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cancer treatment

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According to a recent study, bacteria living deep inside the digestive system seem to alter how cancer drugs work.

Immunotherapies – which harness the body’s own defenses to fight tumors – can clear even terminal cancer in a small proportion of patients.

However, a small study by the University of Texas found those harboring a more diverse community of gut bugs are more likely to benefit.

Image source Wikipedia

Image source Wikipedia

The human body is home to trillions of micro-organisms – estimates suggest our own tissues are so heavily outnumbered that our bodies are just 10% human.

A growing wealth of studies shows these microbes can influence our immune systems and have been implicated in auto-immune diseases and allergies.

Immunotherapies are one of the most exciting breakthroughs in treating cancer. They work by taking the brakes off the immune system to help it to attack tumors more easily.

The research group compared the gut bacteria in 23 patients who responded to the therapy and 11 who did not.

The study, presented at the National Cancer Research Institute’s Cancer Conference in Liverpool, found Ruminococcus bacteria in much higher levels in those that responded to treatment.

It suggests that it may be possible to boost the effectiveness of immunotherapy by altering the balance of bacteria in the gut.

Procedures such as a trans-poo-sion – a transplant of fecal matter containing beneficial bacteria – are already used as a treatment for some diseases.

It is not yet clear if the differences in bacteria are the cause of the better response.

People with diets containing more fruit and vegetables tend to have a richer set of gut bugs, so it is possible that it is those with a healthier lifestyle that respond better to therapy.

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Nivolumab, an immunotherapy drug, has been described as a potential “game-changer” in promising results presented at the European Cancer Congress.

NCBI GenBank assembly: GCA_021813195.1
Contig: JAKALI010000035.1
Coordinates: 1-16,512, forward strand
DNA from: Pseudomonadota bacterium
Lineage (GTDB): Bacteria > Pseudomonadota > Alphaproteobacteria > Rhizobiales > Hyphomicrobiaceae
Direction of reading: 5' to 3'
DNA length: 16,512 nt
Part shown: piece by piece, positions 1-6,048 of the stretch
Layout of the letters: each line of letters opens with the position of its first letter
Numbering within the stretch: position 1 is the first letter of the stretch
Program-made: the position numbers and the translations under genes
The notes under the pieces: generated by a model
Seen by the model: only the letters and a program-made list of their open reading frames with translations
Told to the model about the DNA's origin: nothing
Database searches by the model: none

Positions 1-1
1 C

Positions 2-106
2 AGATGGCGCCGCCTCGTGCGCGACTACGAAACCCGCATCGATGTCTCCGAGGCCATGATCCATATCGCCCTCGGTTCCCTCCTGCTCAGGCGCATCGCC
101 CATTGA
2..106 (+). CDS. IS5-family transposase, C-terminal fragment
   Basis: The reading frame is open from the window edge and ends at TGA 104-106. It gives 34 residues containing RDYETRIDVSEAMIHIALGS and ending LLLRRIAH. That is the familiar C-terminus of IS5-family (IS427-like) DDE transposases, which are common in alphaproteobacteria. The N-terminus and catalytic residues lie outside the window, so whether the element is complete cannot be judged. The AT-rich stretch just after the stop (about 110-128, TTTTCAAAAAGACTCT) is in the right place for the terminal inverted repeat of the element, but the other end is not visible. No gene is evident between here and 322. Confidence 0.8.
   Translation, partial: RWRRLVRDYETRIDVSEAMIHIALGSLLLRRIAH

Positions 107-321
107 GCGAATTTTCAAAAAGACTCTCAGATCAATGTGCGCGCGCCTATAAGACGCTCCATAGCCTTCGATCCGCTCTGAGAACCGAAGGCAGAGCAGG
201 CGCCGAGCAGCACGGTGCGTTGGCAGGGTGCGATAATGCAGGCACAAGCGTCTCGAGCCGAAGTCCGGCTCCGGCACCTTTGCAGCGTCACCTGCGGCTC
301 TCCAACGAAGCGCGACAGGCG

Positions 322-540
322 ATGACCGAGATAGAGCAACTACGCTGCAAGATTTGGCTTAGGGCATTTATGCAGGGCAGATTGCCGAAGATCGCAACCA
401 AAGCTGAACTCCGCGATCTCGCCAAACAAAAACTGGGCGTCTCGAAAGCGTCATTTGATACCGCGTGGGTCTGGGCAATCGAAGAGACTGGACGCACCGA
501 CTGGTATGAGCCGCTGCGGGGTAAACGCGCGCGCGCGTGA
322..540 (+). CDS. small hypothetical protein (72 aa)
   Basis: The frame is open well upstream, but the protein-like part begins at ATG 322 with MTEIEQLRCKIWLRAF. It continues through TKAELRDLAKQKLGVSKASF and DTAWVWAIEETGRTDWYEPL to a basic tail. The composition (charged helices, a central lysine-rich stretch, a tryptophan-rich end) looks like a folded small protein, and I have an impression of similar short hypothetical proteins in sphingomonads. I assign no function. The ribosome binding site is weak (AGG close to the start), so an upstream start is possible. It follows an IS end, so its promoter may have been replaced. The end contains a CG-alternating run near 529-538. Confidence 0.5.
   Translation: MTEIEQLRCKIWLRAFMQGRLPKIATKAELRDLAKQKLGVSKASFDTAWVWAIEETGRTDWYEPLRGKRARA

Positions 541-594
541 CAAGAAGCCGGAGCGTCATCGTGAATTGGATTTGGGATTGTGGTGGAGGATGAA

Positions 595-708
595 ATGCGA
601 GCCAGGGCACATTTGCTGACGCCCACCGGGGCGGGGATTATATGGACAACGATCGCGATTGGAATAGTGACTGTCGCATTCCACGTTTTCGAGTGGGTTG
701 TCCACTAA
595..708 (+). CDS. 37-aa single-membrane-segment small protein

In a study of head and neck cancer, more patients taking the drug survived for longer compared with those who were treated with chemotherapy.

In another study, combining nivolumab with another drug shrank tumors in advanced kidney cancer patients.

Immunotherapy works by harnessing the immune system to destroy cancer cells.nivolumab-cancer-treatment

Advanced head and neck cancer has very poor survival rates.

In a trial of more than 350 patients, published in the New England Journal of Medicine, 36% treated with nivolumab (Opdivo) were alive after one year compared with 17% who received chemotherapy.

Patients also experienced fewer side effects from immunotherapy.

The benefits were more pronounced in patients whose tumors had tested positive for HPV (human papillomavirus). These patients survived an average of 9.1 months with nivolumab and 4.4 months with chemotherapy.

Normally, this group of patients are expected to live less than six months.

Early data from a study of 94 patients with advanced kidney cancer showed that the double hit of nivolumab and ipilimumab resulted in a significant reduction in the size of tumors in 40% of patients.

Of these patients, one in 10 had no sign of cancer remaining.

This compares with 5% of patients showing tumor reduction after standard therapy.

Nivolumab and ipilimumab both work by interrupting the chemical signals that cancers use to convince the immune system they are healthy tissue.

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According to a new research, HIV can be flushed out of its hiding places in the body using PEP005 – one of the ingredients in a treatment to prevent cancer in sun-damaged skin.

The cornerstone of treatment, anti-retroviral therapy, kills the virus in the bloodstream but leaves “HIV reservoirs” untouched.

The study, published in PLoS Pathogens, showed PEP005 was “highly potent” at reactivating hidden HIV.